By James Bouffard
North Korea is among the greatest threats to global peace and stability. All of the events of this past year indicate Kim Jung Un’s ambition to turn his impoverished hermit kingdom into a reckless nuclear power. The world has witnessed North Korea’s successful detonation of a hydrogen bomb, development of ICBMs capable of hitting the continental U.S., possible possession of miniaturized nuclear warheads, and unprecedented number of missile tests. North Korea’s threats have gone from ridiculous to grave over a very short period of time.
The rapid escalation of its nuclear program combined with Kim Jung Un’s bellicose rhetoric make the prospect of a diplomatic solution unlikely. Placed within a historical context, the chances of achieving peace without some kind of military intervention are even bleaker. North Korea has a long history of disregarding agreements and treaties.
In the early 90s, they refused to comply with inspections as part of their commitment to the Nuclear Non-Proliferation Treaty. The Agreed Framework of 1994 established a pact between the North Korea and America that was intended to dismantle the former’s nuclear program in exchange for aid. It fell apart in 2003. For a third and final time in 2005, North Korea announced that it would cease its activities but launched its first nuclear test the next year.
Diplomacy may be hopeless, but military intervention carries with it the possibility of war and chaos. Short of its whole military being wiped out, there is nothing to prevent North Korean retaliation. It is horrifying to imagine the ensuing disaster, which would follow a preemptive air strike that did not successfully eliminate North Korea’s nuclear arsenal.
Even if such a task was accomplished, it still has one of the largest standing armies in the world and an array of artillery along its border aimed at Seoul, a city with a population around 10 million. An invasion, as some have suggested, would produce massive violence, death, etc. and would not guarantee long-term stability, as the Iraq War should make clear. Attempting to assassinate Kim Jung Un would inevitably lead to a chaotic scramble for power and may leave the existing nuclear weapons up for grabs.
North Korea presents a conundrum to the world and the United States in particular. There is, however, one nation that may be able to wield enough influence to prevent calamity. China is North Korea’s primary ally and accounts for around 90 percent of its trade. Sanctions limiting trade between the two nations would have a crippling effect on North Korea. China has already sanctioned imports on coal, but this clearly has not gone far enough. Further and broader action needs to be taken.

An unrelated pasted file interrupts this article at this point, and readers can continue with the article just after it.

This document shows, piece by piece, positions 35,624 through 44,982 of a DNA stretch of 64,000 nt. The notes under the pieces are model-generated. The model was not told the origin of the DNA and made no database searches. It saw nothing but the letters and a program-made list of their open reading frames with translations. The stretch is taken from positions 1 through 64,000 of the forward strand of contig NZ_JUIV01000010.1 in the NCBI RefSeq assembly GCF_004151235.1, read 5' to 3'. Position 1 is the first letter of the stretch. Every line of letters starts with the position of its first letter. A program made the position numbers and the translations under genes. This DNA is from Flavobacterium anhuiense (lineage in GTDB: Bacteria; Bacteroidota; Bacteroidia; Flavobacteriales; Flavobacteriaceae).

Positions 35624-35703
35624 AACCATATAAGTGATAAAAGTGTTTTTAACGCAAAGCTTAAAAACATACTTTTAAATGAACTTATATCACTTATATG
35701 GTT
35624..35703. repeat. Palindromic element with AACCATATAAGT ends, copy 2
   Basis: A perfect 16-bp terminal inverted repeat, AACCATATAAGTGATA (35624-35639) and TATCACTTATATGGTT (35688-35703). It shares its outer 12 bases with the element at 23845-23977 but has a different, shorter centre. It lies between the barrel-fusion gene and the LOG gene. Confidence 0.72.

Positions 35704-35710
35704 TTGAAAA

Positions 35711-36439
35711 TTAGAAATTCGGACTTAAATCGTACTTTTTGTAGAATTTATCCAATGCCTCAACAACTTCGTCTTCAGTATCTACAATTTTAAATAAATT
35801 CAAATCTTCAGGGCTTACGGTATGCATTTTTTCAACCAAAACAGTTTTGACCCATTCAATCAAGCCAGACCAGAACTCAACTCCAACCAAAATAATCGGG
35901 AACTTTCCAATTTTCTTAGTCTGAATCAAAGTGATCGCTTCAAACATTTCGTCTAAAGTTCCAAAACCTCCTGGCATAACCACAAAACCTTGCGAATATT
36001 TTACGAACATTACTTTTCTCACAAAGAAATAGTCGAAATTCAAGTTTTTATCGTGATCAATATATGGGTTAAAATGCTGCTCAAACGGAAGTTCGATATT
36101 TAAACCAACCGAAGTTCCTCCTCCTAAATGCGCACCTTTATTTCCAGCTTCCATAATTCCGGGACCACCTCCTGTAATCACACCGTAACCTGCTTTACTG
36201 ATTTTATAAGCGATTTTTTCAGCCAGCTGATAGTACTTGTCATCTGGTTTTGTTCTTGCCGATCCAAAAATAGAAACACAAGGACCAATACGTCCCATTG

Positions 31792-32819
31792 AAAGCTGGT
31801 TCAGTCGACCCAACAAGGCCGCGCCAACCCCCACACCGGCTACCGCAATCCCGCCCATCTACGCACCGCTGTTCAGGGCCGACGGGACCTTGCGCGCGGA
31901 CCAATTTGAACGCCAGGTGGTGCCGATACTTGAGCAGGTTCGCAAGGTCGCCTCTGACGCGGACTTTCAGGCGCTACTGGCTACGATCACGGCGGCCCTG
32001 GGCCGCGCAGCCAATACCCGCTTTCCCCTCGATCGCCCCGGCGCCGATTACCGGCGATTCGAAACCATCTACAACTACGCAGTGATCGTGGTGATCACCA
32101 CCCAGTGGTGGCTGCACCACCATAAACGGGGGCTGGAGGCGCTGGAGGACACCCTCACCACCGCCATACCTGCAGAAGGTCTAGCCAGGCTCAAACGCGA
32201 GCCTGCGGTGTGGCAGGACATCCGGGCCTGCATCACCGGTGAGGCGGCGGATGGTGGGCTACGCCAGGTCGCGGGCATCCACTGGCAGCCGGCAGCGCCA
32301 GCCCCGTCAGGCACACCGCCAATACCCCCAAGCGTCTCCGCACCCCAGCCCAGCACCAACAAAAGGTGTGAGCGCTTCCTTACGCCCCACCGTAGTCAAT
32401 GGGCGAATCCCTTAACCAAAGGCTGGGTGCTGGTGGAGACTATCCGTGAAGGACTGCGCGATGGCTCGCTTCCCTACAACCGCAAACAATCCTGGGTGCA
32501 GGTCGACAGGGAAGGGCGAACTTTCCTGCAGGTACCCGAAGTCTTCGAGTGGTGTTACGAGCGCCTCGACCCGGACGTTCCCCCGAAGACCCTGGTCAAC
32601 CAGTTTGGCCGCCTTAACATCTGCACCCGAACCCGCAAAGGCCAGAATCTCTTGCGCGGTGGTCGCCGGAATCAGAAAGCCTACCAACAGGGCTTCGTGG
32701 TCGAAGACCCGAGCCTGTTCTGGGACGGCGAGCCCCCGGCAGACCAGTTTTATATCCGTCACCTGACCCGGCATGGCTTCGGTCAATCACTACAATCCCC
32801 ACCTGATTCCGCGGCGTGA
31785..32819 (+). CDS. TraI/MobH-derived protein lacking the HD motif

Unsurprisingly, China wants nothing to do with anything that may destabilize North Korea, and it is a challenge for the U.S. to pressure the Chinese government into imposing and actually enforcing harsher sanctions. There are some things the U.S. can do though: The Treasury Department has the power to impose sanctions on Chinese companies that trade with North Korea. Secondly, sanctions could be placed on China as a whole, or the U.S. could form a trade deal favorable in Chinese interest. If the Chinese government took such efforts seriously and agreed to impose sanctions, the U.S. could go so far as to reduce its military presence in the area as the former has repeatedly argued for. There are a variety of options, but looming over all of them is threat of U.S. military intervention, which would destabilize the whole region far more then any sanction.
Chinese sanctions do not guarantee an innocuous North Korea. But history makes it clear pure diplomacy will not resolve the problem. Sanctions from nations collectively accounting for 10 percent of North Korea’s trade will not prevent them from continuing their nuclear program, and it is too dangerous of an issue to wait and see if an internal coup will dispose of Kim Jung-Un as he drives its country to destruction.
Military intervention could unleash chaos and suffering that need to be avoided at all costs. China is the last best hope in resolving the North Korean threat.